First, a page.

It has been more than a decade since cult figure Daniel Johnston went missing in New York, prompting members of Sonic Youth to troll the streets all night to find him. It's been 29 years since Johnston distributed his first cassette, Songs of Pain (followed by More Songs of Pain), and six years since his last new album. This week marks the release of Is And Always Was, which could end up being one of Johnston's most widely appreciated works. It’s full of solid rock songs the average listener can love without having to fast-forward through awkward moments of extreme honesty, which is maybe Johnston's best-known calling card. Always Was is still honest, but it’s more fun than awkward.

Johnston's hallmark lyricism is in full force on this album as he weaves gruesome tales of lost love, death, and despair. But this time they are backed by a full-bodied sound that's more produced than his legacy of low-fi recordings. A few tracks include faux doo-wop melodies and Jonathan Richman-like plotlines that are told with Johnston’s interminable lisp and involve characters like “Queenie the Doggie.” In one track, in which Johnston goes to the lost and found to retrieve his brain, he identifies it as “a cute little bugger…but warped from the rain.” “Thank you, ma’am,” he sings. “I’m always losing that dang thing.”

Music Monday: Doc Watson's Enduring Appeal in a New World

| Sun Oct. 4, 2009 5:54 PM EDT | Scheduled to publish Mon Oct. 5, 2009 5:30 AM EDT

There were two distinct personalities in attendance at San Francisco’s Hardly Strictly Bluegrass Festival this weekend. One was comprised of old bluegrass standards and quick-tempo banjo melodies popular among the older crowd of free spirits. The other, favored by the twentysomething folk enthusiasts in skin-tight jeans, was a hip hybrid of blues riffs, funky instruments, and alternative style. Though noticeably distinct, the two personas were married by the unbeatable combination of light beer and cheap bourbon.

The crowd that came out to hear Doc Watson’s signature old-school flatpicking seemed less energetic than the audiences for the Old 97s, Gillian Welch and Galactic, which all market a watered-down variety of the pure stuff to a younger audience. Although he remains a legendary fixture of bluegrass, a surprising number of onlookers sitting near me at the festival's Banjo stage were surprised to hear Doc was on the schedule, even as he took the stage. But Watson, despite being 86 years old and blind for 85 of those years, knows how to get a festival crowd excited; he's been entertaining people for more than half a century, after all.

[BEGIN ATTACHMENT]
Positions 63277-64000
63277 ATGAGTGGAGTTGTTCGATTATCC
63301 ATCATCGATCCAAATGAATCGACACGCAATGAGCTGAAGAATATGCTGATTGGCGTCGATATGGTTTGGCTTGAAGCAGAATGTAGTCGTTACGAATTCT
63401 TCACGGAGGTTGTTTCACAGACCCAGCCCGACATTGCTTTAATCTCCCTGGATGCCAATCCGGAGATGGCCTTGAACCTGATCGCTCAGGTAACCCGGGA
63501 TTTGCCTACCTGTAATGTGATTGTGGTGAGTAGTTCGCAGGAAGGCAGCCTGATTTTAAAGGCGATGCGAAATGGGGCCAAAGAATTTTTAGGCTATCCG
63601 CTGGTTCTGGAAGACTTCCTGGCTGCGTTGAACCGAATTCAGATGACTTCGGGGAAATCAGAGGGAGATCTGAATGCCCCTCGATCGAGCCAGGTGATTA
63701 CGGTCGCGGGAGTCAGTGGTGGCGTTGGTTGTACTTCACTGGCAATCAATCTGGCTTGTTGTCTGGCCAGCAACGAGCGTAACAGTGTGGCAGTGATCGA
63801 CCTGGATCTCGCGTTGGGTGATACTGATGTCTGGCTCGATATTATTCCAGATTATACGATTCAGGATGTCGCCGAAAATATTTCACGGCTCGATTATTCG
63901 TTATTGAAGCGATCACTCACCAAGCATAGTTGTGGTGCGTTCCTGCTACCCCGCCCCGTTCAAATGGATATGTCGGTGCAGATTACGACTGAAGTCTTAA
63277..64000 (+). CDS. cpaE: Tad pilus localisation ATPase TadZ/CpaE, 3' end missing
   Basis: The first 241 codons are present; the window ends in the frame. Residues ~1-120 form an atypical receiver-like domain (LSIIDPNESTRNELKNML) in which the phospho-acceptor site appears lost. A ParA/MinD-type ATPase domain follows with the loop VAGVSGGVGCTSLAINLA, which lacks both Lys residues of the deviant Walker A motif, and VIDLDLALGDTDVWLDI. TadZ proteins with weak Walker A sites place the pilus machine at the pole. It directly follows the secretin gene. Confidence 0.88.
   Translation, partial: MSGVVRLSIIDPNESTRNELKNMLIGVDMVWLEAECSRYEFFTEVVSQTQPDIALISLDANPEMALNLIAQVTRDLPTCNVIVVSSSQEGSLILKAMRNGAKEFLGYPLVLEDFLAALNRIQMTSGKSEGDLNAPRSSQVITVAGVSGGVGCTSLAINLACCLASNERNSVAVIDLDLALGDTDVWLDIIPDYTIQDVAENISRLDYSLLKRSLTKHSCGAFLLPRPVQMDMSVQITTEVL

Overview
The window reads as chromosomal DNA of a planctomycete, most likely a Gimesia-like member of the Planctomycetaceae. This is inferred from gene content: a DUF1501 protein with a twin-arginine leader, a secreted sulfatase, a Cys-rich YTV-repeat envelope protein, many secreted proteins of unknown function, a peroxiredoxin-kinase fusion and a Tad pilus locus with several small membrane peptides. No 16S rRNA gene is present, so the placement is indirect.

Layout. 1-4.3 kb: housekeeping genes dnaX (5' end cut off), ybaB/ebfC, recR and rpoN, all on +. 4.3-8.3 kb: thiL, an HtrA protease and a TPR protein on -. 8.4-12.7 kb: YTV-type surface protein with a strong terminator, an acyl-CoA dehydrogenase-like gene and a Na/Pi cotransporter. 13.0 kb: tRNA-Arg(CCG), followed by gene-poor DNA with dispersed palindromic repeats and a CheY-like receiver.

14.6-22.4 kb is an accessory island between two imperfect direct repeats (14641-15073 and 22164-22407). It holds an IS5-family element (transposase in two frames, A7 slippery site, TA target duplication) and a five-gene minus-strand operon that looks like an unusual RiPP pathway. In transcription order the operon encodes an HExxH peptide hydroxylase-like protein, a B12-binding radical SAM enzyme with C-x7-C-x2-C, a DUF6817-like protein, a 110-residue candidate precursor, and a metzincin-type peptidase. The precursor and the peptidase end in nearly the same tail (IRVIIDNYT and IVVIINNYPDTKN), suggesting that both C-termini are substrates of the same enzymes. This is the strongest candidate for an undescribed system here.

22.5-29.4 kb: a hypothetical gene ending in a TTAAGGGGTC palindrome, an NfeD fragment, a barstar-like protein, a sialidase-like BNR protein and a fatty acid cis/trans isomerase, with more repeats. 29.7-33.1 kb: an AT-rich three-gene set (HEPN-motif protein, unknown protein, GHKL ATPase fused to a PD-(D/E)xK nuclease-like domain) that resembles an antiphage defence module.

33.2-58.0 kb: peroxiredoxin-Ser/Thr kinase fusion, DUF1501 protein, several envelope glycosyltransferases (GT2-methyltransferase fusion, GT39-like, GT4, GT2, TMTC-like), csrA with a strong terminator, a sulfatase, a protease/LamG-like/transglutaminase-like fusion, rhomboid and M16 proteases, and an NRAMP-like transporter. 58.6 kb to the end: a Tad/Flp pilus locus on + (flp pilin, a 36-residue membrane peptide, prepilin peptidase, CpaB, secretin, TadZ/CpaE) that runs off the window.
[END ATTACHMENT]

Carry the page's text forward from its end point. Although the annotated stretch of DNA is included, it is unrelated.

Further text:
For Watson, music is a family affair. He played almost exclusively with his son Merle for 15 years, until Merle's untimely death in 1985. For the past two decades, Doc has played with a number of close friends, notably David Holt, with whom he shared the stage yesterday. Holt is known for his plucky banjo solos and narrative songwriting style. Doc was also joined by his grandson Richard, who announced to rousing and emotional applause that he recently became a grandfather, which makes Doc a great great (!) grandfather. The importance of Doc’s family in his music was most apparent when he crooned the mountain love song "Shady Grove" in honor of Rosa Lee Carlton, his wife of 64 years. And Doc gave his late sister Ethel a callout when he introduced his penultimate tune, "Sitting on Top of the World," a popular 1930s tune about a boy trying to cheer himself up after his girl leaves him.

Is Rupert Murdoch Smothering Online Content?

| Thu Oct. 1, 2009 4:52 PM EDT

Vanity Fair's November issue profiles Rupert Murdoch and his war against online news. Toward the end of the piece, Michael Wolff paints a troubling portrait of the man he says is leading the charge for reforming readers' access to online news:

It is not, what’s more, merely that Murdoch objects to people reading his news for free online; it’s that he objects to—or seems truly puzzled by—what newspapers have become online. You get a dreadful harrumph when you talk to Murdoch about user-created content, or even simple linking to other sites. He doesn’t get it. He doesn’t buy it. He doesn’t want it.

This raises the question: Should the primary reformer advocating for paid online content be someone whose musings on the Internet sound more like, "Get off my lawn!"?

Murdoch's problem isn't, as Wolff suggests, that he's "ignoring his industry's biggest problem." But by closing his mind to the Internet and its potential for spreading information and promoting discussion, Murdoch himself has become the industry's biggest problem.